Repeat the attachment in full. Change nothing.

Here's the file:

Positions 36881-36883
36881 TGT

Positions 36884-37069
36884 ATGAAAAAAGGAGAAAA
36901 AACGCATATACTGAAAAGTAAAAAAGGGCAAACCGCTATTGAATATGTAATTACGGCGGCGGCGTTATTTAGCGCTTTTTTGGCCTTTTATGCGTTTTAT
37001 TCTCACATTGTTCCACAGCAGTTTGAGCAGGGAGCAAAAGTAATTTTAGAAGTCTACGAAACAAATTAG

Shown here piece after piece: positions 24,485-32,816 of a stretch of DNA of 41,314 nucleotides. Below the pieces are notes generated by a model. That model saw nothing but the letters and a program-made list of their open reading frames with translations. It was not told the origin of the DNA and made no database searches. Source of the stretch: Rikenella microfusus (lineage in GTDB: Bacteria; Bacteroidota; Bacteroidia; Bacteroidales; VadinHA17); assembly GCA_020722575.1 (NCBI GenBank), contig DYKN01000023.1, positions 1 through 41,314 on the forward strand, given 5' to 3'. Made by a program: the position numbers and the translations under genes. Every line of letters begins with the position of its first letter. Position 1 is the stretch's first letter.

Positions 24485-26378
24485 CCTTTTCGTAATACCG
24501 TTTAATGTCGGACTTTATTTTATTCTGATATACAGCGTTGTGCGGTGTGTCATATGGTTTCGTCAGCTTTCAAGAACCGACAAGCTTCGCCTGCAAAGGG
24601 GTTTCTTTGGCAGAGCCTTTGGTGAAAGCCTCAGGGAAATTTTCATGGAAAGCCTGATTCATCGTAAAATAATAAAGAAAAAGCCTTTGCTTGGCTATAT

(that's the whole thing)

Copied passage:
Positions 36881-36883
36881 TGT

Positions 36884-37069
36884 ATGAAAAAAGGAGAAAA
36901 AACGCATATACTGAAAAGTAAAAAAGGGCAAACCGCTATTGAATATGTAATTACGGCGGCGGCGTTATTTAGCGCTTTTTTGGCCTTTTATGCGTTTTAT
37001 TCTCACATTGTTCCACAGCAGTTTGAGCAGGGAGCAAAAGTAATTTTAGAAGTCTACGAAACAAATTAG

Shown here piece after piece: positions 24,485-32,816 of a stretch of DNA of 41,314 nucleotides. Below the pieces are notes generated by a model. That model saw nothing but the letters and a program-made list of their open reading frames with translations. It was not told the origin of the DNA and made no database searches. Source of the stretch: Rikenella microfusus (lineage in GTDB: Bacteria; Bacteroidota; Bacteroidia; Bacteroidales; VadinHA17); assembly GCA_020722575.1 (NCBI GenBank), contig DYKN01000023.1, positions 1 through 41,314 on the forward strand, given 5' to 3'. Made by a program: the position numbers and the translations under genes. Every line of letters begins with the position of its first letter. Position 1 is the stretch's first letter.

Positions 24485-26378
24485 CCTTTTCGTAATACCG
24501 TTTAATGTCGGACTTTATTTTATTCTGATATACAGCGTTGTGCGGTGTGTCATATGGTTTCGTCAGCTTTCAAGAACCGACAAGCTTCGCCTGCAAAGGG
24601 GTTTCTTTGGCAGAGCCTTTGGTGAAAGCCTCAGGGAAATTTTCATGGAAAGCCTGATTCATCGTAAAATAATAAAGAAAAAGCCTTTGCTTGGCTATAT